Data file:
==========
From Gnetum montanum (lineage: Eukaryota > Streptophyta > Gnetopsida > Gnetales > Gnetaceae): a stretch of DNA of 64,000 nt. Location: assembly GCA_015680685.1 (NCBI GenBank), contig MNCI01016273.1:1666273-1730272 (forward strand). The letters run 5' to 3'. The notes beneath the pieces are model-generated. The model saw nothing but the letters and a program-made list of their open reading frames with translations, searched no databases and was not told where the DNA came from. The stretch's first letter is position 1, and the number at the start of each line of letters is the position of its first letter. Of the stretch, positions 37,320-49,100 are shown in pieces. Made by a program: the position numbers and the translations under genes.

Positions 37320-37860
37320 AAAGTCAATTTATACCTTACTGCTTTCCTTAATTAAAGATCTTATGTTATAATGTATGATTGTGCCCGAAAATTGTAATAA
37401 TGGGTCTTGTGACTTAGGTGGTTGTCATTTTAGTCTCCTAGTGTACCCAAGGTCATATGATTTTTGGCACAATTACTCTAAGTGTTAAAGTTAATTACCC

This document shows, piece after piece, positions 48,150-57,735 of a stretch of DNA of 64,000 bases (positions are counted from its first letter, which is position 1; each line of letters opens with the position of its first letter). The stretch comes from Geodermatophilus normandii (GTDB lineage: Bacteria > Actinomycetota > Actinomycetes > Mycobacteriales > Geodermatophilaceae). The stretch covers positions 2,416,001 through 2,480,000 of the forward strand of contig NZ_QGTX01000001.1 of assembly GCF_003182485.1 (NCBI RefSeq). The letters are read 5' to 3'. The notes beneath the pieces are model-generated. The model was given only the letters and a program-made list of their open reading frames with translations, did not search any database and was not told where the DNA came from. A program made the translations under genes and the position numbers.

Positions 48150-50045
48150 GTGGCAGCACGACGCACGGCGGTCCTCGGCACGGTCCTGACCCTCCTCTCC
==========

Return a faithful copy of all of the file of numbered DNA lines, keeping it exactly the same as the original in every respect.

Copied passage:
From Gnetum montanum (lineage: Eukaryota > Streptophyta > Gnetopsida > Gnetales > Gnetaceae): a stretch of DNA of 64,000 nt. Location: assembly GCA_015680685.1 (NCBI GenBank), contig MNCI01016273.1:1666273-1730272 (forward strand). The letters run 5' to 3'. The notes beneath the pieces are model-generated. The model saw nothing but the letters and a program-made list of their open reading frames with translations, searched no databases and was not told where the DNA came from. The stretch's first letter is position 1, and the number at the start of each line of letters is the position of its first letter. Of the stretch, positions 37,320-49,100 are shown in pieces. Made by a program: the position numbers and the translations under genes.

Positions 37320-37860
37320 AAAGTCAATTTATACCTTACTGCTTTCCTTAATTAAAGATCTTATGTTATAATGTATGATTGTGCCCGAAAATTGTAATAA
37401 TGGGTCTTGTGACTTAGGTGGTTGTCATTTTAGTCTCCTAGTGTACCCAAGGTCATATGATTTTTGGCACAATTACTCTAAGTGTTAAAGTTAATTACCC

This document shows, piece after piece, positions 48,150-57,735 of a stretch of DNA of 64,000 bases (positions are counted from its first letter, which is position 1; each line of letters opens with the position of its first letter). The stretch comes from Geodermatophilus normandii (GTDB lineage: Bacteria > Actinomycetota > Actinomycetes > Mycobacteriales > Geodermatophilaceae). The stretch covers positions 2,416,001 through 2,480,000 of the forward strand of contig NZ_QGTX01000001.1 of assembly GCF_003182485.1 (NCBI RefSeq). The letters are read 5' to 3'. The notes beneath the pieces are model-generated. The model was given only the letters and a program-made list of their open reading frames with translations, did not search any database and was not told where the DNA came from. A program made the translations under genes and the position numbers.

Positions 48150-50045
48150 GTGGCAGCACGACGCACGGCGGTCCTCGGCACGGTCCTGACCCTCCTCTCC